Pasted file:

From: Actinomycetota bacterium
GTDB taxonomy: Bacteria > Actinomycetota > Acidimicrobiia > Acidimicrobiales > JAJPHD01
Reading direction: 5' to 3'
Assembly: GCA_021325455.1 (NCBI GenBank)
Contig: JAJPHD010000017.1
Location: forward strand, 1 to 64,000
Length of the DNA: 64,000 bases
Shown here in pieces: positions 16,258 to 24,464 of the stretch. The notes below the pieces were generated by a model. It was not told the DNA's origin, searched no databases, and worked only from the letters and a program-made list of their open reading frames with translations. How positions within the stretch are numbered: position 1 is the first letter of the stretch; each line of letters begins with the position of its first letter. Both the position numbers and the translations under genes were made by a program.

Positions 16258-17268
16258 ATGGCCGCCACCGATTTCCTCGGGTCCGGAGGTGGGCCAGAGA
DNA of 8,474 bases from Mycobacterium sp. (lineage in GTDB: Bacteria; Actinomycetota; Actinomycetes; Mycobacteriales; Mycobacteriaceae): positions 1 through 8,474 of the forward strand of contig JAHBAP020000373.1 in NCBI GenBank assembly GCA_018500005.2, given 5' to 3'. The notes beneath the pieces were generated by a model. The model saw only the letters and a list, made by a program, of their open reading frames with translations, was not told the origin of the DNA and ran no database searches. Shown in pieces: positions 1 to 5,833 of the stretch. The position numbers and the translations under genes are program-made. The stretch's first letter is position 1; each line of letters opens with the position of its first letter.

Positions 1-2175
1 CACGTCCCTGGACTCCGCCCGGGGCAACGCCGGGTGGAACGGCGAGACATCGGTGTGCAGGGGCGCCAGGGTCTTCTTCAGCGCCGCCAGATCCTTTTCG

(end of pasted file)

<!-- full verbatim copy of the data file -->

From: Actinomycetota bacterium
GTDB taxonomy: Bacteria > Actinomycetota > Acidimicrobiia > Acidimicrobiales > JAJPHD01
Reading direction: 5' to 3'
Assembly: GCA_021325455.1 (NCBI GenBank)
Contig: JAJPHD010000017.1
Location: forward strand, 1 to 64,000
Length of the DNA: 64,000 bases
Shown here in pieces: positions 16,258 to 24,464 of the stretch. The notes below the pieces were generated by a model. It was not told the DNA's origin, searched no databases, and worked only from the letters and a program-made list of their open reading frames with translations. How positions within the stretch are numbered: position 1 is the first letter of the stretch; each line of letters begins with the position of its first letter. Both the position numbers and the translations under genes were made by a program.

Positions 16258-17268
16258 ATGGCCGCCACCGATTTCCTCGGGTCCGGAGGTGGGCCAGAGA
DNA of 8,474 bases from Mycobacterium sp. (lineage in GTDB: Bacteria; Actinomycetota; Actinomycetes; Mycobacteriales; Mycobacteriaceae): positions 1 through 8,474 of the forward strand of contig JAHBAP020000373.1 in NCBI GenBank assembly GCA_018500005.2, given 5' to 3'. The notes beneath the pieces were generated by a model. The model saw only the letters and a list, made by a program, of their open reading frames with translations, was not told the origin of the DNA and ran no database searches. Shown in pieces: positions 1 to 5,833 of the stretch. The position numbers and the translations under genes are program-made. The stretch's first letter is position 1; each line of letters opens with the position of its first letter.

Positions 1-2175
1 CACGTCCCTGGACTCCGCCCGGGGCAACGCCGGGTGGAACGGCGAGACATCGGTGTGCAGGGGCGCCAGGGTCTTCTTCAGCGCCGCCAGATCCTTTTCG